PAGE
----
An executor, called an executrix if the person serving is female, is a person appointed in a Will to manage the affairs of and distribute property in a deceased person’s probate estate. Serving as an executor is an important job that carries with it a great deal of responsibility. Whether you have been appointed executor in someone else’s Will or whether you are trying to decide who to appoint as executor in your own Will, it is important to know what the job entails.
In Arkansas, the executor named in a Will does not have any legal authority until a Court admits the Will to probate and appoints the individual as executor. The Court oversees the executor’s actions throughout the probate process and certain actions require Court approval.
The executor’s primary duty is to manage and preserve the estate for prompt distribution under the terms of the Will. The first task is to gather the deceased person’s assets for safekeeping. This usually involves setting up an estate bank account. Once the assets are gathered, the executor must file an inventory with the Court of all property owned by the deceased person at death. Managing the estate may involve selling property, liquidating assets, collecting income or rents due to the estate, continuing businesses, litigating or settling pending lawsuits, performing contracts and investing funds.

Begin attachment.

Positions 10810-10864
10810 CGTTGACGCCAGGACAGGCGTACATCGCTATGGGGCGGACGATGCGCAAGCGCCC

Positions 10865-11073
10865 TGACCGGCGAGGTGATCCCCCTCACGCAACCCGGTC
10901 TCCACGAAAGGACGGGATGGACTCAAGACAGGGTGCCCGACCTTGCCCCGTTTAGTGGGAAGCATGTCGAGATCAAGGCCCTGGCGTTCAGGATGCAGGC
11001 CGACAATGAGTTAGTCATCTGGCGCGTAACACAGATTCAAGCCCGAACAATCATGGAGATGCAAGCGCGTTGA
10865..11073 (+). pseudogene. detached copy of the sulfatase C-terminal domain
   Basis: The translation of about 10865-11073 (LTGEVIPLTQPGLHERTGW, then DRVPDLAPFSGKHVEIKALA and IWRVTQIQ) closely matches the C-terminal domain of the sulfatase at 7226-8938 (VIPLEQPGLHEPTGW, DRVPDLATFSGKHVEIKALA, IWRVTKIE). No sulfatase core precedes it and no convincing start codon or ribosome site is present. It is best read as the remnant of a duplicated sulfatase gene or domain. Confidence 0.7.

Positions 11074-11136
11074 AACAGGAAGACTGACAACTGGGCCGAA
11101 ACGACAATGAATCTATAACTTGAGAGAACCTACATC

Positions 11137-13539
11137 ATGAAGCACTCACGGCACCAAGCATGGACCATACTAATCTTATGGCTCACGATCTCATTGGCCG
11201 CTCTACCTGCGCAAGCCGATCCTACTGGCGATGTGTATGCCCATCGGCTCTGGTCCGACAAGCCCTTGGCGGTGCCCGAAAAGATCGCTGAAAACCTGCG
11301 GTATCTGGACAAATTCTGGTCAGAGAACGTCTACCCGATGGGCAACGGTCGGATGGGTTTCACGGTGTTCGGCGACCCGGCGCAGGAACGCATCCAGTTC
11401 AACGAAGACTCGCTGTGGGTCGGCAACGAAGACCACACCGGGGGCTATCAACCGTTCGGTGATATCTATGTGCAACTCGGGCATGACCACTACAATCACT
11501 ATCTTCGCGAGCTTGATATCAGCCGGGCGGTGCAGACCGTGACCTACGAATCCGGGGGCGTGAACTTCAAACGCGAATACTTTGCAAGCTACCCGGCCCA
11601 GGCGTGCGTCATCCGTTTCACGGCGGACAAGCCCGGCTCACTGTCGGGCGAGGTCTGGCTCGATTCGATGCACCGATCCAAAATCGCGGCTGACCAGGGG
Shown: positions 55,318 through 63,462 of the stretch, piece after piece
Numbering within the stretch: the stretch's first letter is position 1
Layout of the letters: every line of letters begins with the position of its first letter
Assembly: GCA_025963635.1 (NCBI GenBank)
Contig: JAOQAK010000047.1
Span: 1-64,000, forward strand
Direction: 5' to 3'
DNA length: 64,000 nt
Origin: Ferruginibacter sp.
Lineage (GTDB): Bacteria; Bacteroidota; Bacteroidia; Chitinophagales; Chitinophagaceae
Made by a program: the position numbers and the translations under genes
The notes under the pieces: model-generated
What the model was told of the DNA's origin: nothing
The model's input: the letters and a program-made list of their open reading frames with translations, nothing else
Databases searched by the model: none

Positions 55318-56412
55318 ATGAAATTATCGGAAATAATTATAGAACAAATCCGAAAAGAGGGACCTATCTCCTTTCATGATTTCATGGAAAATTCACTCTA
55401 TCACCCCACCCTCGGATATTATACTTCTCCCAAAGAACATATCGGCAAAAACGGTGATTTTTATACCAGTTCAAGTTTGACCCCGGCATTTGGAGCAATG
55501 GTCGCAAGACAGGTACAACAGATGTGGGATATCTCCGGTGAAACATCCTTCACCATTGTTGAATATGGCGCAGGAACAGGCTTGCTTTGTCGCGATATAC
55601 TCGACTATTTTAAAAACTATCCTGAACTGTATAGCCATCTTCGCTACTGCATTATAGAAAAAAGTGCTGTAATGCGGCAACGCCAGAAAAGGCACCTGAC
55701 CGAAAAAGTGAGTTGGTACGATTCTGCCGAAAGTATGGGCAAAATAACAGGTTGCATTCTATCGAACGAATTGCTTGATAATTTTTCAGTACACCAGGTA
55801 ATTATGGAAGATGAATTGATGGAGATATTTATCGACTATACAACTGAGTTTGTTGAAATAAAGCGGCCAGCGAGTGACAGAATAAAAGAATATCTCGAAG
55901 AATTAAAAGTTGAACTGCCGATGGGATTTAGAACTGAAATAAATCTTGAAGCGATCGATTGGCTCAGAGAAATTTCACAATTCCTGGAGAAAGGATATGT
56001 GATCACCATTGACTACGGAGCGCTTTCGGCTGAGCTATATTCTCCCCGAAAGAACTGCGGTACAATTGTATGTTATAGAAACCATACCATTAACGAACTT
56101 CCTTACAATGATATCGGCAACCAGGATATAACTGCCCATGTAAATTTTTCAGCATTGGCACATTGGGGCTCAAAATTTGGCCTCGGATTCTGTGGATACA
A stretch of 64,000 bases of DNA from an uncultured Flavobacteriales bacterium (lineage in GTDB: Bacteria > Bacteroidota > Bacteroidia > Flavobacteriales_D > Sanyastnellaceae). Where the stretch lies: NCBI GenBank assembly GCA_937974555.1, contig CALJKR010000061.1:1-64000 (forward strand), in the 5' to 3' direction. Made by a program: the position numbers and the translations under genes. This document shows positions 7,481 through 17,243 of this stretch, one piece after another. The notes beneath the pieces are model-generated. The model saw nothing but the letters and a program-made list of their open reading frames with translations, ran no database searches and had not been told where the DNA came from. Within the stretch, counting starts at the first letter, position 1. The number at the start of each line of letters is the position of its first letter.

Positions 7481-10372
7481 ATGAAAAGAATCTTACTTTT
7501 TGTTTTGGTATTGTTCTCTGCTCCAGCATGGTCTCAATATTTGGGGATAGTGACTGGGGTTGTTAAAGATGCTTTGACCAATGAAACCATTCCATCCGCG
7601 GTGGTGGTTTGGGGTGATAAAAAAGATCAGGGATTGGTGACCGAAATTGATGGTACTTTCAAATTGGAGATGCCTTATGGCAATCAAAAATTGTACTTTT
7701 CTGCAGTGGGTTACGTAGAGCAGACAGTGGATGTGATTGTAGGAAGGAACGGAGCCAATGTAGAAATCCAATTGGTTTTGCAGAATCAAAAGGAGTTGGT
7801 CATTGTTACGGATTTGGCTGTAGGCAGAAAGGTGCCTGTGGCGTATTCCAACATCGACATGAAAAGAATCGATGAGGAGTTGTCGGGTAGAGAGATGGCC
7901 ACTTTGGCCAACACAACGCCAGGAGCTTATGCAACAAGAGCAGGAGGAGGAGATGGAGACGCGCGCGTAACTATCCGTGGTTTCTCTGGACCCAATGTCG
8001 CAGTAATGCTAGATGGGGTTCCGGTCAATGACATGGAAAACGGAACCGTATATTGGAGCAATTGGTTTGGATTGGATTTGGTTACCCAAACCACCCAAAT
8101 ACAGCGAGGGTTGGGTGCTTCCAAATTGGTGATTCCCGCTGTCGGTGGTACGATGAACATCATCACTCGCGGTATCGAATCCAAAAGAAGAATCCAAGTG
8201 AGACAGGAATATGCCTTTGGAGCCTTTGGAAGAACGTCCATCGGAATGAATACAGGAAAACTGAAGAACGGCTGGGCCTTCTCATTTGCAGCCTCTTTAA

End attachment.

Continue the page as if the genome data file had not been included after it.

The executor is responsible for making necessary notifications of death. This includes publishing notice in the newspaper and notifying heirs and creditors of the estate. The executor is responsible for paying valid creditor claims.
The executor is also tasked with filing any necessary tax returns and paying any taxes due. The tax forms must be filed within time frames set by law. Taxes may include income taxes and/or estate taxes.
The executor’s final duty is to distribute the assets and close the estate. Before the estate can be closed, the executor must file a final accounting that must be approved by the court.
An executor may not have to perform all of these duties or may have to perform many more duties than those that are listed in this article. I often hear people say, “I had no idea there was this much to it.” Although the job may sound arduous, keep in mind that an executor is allowed compensation, subject to approval by the Court.
Ashley Naramore is an attorney in Hot Springs serving Hot Springs, Hot Springs Village, Garland County, Saline County, and surrounding areas in Southwest Arkansas. She has her JD and her LLM in Estate Planning and Elder Law.